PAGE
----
IT organizations that decide to virtualize multi-tier, production applications tend to go slow. But implementing...
performance management software gave one firm what it needed to rev up its efforts, enabling the company to virtualize nearly all its applications in about a year.
Gateway EDI, a health claims processing firm in St. Louis, began virtualizing its environment onto VMware ESX last year. The effort included its homegrown GEDI application, a multi-tier behemoth that includes a transmission system, a processing system, and a customer service front end built on Microsoft SQL Server. Today, the company has about 80 production virtual machines (VMs), 50 in test and development, and 100 virtual desktops, said Erik Olson, a systems architect at the firm.
"We're about 90% virtualized," Olson said. "There are a couple of domain controllers that we haven't gotten around to virtualizing yet."
About eight months into its virtualization drive, Gateway EDI installed the performance management software BlueStripe FactFinder, which measures end-to-end response time of applications running in virtual and physical environments.
FactFinder's appeal was that it "simultaneously displays the state of all the machines, and helps us find which one is the slow one," Olson said. "The information is certainly available [from other sources], but BlueStripe drops it all into one screen so we can chase down where the hitch points are."
The tool is especially useful with intermittent problems. Before implementing BlueStripe, "We'd get a transient problem, and it would go away before we could find it." Now, when someone reports an issue, engineers point the BlueStripe "collectors," or agents, at the suspect servers, "and it becomes very obvious very quickly where the problem is."
At first, Gateway EDI engineers spent a lot of time in BlueStripe. Now, they use it about once a week. "It's getting less now as we find problems and fix them," Olson said.Focus on response time
The ability to report on application performance in a virtualized environment is no mean feat, and BlueStripe is good at it, said Bernd Harzog, an analyst at the Virtualization Practice.
"BlueStripe represents the next-generation performance management vendor for both virtual and physical environments," he said. "It's the only vendor that can tell you about the response time of an application, no matter where it is or how it's constructed," he said.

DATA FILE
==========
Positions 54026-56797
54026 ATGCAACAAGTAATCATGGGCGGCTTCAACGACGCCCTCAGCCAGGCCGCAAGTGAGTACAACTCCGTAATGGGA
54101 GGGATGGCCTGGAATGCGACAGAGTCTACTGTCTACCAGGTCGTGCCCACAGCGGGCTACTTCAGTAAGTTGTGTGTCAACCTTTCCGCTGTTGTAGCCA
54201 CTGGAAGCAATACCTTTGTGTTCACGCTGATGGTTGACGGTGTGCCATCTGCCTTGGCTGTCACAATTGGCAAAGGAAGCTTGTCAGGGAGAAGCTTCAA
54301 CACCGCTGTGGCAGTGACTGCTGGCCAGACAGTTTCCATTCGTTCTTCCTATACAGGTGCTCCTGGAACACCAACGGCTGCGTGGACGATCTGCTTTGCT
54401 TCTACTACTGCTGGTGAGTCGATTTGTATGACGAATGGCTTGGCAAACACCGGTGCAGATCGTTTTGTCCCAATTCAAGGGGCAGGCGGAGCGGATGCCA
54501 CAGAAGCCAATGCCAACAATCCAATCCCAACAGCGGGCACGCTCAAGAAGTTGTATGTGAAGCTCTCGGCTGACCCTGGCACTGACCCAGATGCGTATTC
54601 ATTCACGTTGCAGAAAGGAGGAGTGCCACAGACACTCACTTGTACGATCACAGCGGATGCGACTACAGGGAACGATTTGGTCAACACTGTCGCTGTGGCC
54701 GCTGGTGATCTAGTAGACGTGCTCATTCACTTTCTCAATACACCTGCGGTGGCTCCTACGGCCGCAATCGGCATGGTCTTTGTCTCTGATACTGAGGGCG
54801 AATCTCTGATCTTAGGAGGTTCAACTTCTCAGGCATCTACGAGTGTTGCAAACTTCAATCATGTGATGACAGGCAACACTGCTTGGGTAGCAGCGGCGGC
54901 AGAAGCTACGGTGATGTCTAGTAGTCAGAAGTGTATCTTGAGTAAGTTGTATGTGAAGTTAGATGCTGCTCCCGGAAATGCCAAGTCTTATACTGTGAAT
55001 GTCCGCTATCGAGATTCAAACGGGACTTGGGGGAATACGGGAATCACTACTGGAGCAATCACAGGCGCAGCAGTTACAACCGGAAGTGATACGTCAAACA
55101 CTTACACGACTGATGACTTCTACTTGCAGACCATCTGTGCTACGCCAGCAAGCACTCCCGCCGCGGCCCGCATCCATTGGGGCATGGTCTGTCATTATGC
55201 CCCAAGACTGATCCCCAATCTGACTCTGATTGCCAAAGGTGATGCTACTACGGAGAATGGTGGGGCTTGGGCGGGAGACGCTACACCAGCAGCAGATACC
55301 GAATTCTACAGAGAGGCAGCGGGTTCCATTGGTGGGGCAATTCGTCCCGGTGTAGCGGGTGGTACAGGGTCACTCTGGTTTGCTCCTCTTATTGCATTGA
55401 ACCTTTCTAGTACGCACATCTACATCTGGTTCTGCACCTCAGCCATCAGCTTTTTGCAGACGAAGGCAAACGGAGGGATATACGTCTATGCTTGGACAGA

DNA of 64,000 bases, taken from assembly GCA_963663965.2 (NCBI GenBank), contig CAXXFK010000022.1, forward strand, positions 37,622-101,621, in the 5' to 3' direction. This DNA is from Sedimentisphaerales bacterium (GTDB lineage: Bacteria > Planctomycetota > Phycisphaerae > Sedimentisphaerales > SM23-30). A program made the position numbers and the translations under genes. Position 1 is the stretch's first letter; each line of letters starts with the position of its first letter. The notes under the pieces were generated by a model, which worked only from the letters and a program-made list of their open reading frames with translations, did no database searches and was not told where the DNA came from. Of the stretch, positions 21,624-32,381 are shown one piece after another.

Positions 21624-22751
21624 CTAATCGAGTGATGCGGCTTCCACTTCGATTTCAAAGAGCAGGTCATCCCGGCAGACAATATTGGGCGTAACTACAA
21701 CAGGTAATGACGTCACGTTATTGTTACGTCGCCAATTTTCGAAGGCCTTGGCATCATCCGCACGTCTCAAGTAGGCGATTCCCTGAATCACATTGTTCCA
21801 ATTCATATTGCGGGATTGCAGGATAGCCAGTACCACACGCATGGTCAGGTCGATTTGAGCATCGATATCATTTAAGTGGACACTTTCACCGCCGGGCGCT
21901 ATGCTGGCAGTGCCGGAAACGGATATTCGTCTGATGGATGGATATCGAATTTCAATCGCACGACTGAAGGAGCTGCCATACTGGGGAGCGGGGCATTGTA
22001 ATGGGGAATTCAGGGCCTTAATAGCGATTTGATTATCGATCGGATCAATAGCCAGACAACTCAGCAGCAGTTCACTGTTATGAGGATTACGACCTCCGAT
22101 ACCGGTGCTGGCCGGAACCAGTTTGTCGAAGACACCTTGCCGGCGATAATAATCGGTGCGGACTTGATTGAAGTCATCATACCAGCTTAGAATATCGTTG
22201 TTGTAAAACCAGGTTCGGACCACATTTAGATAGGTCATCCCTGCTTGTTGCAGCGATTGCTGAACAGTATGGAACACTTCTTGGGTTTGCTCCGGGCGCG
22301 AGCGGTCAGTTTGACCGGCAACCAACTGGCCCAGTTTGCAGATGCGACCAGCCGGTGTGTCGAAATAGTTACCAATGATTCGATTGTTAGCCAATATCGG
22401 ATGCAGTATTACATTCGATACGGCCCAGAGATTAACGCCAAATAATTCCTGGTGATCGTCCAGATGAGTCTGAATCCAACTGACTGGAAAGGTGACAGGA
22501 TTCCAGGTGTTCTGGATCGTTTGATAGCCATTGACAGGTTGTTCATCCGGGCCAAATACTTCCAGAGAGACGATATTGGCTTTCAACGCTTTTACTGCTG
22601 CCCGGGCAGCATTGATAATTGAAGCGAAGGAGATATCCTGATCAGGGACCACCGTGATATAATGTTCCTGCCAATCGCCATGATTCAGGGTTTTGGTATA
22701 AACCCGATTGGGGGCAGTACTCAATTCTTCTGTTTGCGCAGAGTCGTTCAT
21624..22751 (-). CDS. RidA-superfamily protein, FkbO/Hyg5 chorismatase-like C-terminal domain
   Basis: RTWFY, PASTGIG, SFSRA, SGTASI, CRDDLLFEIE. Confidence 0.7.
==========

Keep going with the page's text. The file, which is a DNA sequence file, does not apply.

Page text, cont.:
BlueStripe FactFinder does that with an installable agent that intercepts network packets as they move across the system, and links them back to the original process, Harzog said. With that information, FactFinder can report on total response time for an end user and hop-by-hop response time.
VMware's own application performance monitoring tool, AppSpeed, also monitors response time, but instead of installing an agent, it listens to network traffic traveling over a virtual switch, limiting the range of applications whose performance it can track to those communicating via known network protocols.
But compared with most application performance monitoring tools, the focus on response time of BlueStripe and VMware AppSpeed is the right approach, said Harzog. Traditional performance management software tends to rely on measuring resource utilization, which breaks down in highly consolidated, dynamic, virtualized environments, he said.
"Just because you said that you guarantee CPU or memory doesn't mean that the application is performing well. For that, you have to measure response time," Harzog said. Overreliance on measuring of physical resources like CPU and memory "is an issue that [traditional performance management vendors] are going to have to address," Harzog said.Fortisphere enters the fray
The list of virtualization management vendors tackling performance monitoring has grown. Today, virtualization management vendor Fortisphere said it has entered the performance management fray with vRadar, an add-on to its Virtual Service Manager (VSM) product that provides a graphical mapping of applications and underlying network, server and virtualization resources.
VRadar tracks the application executables that talk to one another and at which frequency, and determines which one are "friends" and what constitutes a relationship, said Dave Capuano, Fortisphere chief product officer.
That level of relationship mapping is a mainstay of traditional IT environments, said Siki Giunta, Fortisphere's CEO, but is almost unheard of in virtual environments.
"Relationship mapping is standard in [configuration management databases] and is the lynchpin of ITIL [the IT Infrastructure Library] … but in the virtualization world, we are backwards by many years," she said.
Let us know what you think about the story; email: Alex Barrett, News Director.